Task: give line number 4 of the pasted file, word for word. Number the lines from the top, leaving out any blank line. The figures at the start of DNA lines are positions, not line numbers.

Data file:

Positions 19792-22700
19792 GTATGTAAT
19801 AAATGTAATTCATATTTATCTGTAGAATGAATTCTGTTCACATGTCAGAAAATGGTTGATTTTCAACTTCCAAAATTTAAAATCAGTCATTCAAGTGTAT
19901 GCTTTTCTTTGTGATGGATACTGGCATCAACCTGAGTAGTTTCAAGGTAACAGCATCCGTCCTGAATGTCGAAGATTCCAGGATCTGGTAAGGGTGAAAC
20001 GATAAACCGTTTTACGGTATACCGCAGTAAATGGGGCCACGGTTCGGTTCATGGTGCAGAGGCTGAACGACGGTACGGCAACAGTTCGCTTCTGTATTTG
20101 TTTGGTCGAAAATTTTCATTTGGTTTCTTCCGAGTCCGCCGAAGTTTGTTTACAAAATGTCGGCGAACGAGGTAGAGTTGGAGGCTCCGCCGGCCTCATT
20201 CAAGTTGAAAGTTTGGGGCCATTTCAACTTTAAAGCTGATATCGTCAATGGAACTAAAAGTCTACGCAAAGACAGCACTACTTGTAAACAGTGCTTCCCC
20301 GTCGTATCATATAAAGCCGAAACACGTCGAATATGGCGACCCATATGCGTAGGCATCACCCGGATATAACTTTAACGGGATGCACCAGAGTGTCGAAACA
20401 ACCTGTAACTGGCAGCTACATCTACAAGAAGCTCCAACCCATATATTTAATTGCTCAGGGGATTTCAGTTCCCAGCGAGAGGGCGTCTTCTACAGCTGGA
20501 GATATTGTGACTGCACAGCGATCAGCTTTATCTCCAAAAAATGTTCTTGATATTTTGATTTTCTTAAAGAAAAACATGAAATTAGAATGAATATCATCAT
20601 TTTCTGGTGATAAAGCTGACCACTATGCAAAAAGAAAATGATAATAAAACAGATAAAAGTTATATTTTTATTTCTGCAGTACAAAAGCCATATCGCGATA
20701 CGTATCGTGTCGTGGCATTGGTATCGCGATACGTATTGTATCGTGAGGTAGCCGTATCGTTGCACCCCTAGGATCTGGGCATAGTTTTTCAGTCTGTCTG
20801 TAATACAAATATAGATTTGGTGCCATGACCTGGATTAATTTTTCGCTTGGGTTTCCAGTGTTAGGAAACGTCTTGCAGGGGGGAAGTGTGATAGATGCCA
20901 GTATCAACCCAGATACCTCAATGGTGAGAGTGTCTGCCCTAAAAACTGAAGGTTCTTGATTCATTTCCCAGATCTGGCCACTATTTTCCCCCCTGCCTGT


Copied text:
19901 GCTTTTCTTTGTGATGGATACTGGCATCAACCTGAGTAGTTTCAAGGTAACAGCATCCGTCCTGAATGTCGAAGATTCCAGGATCTGGTAAGGGTGAAAC